30 Days to Act on IRS Letter 226J

Nestled amid holiday cards may be a less welcome letter from the IRS. The IRS has confirmed that the initial notices to employers that they may owe employer shared responsibility (ESR) penalties are going out before year-end. Letter 226J will address preliminary calculations of amounts employers owe for tax year 2015.

Employers subject to the ESR provisions are those employers who met the definition of an “applicable large employer” or ALE.  ALE status, according to the IRS, is determined each calendar year, and generally depends on the average size of an employer’s workforce during the prior year.  An employer who has at least 50 full-time and full-time equivalent employees on average during the prior year is an ALE for the current calendar year.

For calendar year 2015, the Employer Shared Responsibility Payment (ESRP) amounts are $2,080 and $3,120.

What Employers Must Do

First and most important is that employers should not ignore this letter. In fact, with only 30 days to respond, employers should be on the lookout for the letter which is expected to be sent before the end of this year.

Employers must tell the IRS whether they agree or disagree with the IRS’ assessment.

If the employer agrees with the findings in the letter he must complete, sign and date the Form 14764 response. It must be sent by the date indicated on the first page of the letter. Payment should accompany the letter or it may be paid electronically.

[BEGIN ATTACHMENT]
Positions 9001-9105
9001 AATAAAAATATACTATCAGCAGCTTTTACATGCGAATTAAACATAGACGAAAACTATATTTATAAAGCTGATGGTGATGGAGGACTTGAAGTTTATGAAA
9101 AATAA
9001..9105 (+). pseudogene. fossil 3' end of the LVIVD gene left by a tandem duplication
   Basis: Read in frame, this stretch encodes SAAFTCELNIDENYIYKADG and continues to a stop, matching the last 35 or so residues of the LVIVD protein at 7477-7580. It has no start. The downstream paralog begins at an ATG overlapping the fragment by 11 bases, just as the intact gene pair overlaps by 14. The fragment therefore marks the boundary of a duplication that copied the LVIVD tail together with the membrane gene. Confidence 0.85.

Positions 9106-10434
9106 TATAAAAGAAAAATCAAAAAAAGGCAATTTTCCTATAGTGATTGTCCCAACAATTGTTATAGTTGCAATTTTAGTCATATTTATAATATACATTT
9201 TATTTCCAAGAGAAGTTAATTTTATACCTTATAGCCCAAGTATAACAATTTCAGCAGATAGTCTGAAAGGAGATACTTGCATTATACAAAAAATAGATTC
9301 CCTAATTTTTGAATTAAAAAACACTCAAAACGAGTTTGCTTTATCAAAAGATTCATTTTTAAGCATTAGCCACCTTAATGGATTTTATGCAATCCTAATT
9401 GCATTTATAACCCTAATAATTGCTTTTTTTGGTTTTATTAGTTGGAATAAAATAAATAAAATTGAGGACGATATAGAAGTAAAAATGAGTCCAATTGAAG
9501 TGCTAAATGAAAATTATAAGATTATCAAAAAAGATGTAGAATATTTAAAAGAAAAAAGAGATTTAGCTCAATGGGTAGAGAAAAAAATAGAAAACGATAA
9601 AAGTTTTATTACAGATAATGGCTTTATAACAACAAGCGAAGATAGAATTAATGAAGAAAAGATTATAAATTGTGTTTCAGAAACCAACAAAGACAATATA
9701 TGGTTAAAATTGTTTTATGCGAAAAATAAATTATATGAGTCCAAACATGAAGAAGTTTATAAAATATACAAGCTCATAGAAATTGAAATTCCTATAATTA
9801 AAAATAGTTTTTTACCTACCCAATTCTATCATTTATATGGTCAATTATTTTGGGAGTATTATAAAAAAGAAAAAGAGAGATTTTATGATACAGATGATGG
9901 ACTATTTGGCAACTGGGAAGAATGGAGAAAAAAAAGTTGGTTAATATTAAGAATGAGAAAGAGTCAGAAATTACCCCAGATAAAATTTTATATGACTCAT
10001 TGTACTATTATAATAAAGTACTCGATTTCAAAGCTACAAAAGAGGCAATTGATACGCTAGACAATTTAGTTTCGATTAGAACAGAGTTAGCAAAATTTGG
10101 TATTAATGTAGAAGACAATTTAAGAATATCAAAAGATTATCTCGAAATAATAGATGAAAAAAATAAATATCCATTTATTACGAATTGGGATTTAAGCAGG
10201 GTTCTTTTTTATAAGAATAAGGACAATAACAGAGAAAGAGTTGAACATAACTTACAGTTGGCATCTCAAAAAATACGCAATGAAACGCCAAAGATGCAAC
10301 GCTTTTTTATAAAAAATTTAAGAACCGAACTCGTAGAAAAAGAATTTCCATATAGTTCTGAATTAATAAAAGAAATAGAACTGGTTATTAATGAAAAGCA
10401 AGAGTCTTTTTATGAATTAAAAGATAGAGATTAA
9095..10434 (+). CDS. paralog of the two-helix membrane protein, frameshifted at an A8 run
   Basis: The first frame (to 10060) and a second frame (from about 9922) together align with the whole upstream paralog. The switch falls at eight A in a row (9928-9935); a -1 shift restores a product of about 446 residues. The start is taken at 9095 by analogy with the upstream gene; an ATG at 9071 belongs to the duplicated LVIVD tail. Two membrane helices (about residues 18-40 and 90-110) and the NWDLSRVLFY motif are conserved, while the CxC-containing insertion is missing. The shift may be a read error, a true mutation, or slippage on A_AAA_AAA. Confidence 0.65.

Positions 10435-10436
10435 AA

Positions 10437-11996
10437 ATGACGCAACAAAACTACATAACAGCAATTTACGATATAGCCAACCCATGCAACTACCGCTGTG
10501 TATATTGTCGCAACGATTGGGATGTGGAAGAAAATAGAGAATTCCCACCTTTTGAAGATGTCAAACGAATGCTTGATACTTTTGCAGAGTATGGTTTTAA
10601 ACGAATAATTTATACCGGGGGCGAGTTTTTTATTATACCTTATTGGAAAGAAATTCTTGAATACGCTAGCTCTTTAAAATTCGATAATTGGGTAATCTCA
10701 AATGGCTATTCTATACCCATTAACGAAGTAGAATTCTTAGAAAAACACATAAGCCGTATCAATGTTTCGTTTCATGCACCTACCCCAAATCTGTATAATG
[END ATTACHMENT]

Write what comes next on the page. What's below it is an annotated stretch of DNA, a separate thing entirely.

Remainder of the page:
An employer that disagrees with the IRS’ assessment must also complete Form 14764. There must be a signed statement explaining the areas of disagreement. Documentation supporting the statement must be provided. Employers providing added documentation should indicate this by entering a check in the column on the Employee PTC listing titled “Additional Information Attached.”

Employers are not directed to file a corrected Form 1094-C. Instead, any changes should be made on the Employee PTC Listing.

The IRS will reply with an acknowledgement letter following the employer’s response that provides their final determination.

If the employer does not respond within the time frame the IRS will send a Notice and Demand for the proposed amount in the letter 226J. The amount will be subject to IRS lien and levy enforcement actions. Interest will also accrue from the date of the Notice and Demand and continue until the amount due is paid.

Note that the ESRP is not deductible for income tax purposes.

Employers should keep a copy of the letter and any documents that are submitted to the IRS.

The IRS has a web page to explain the letter 226J. It can be found here.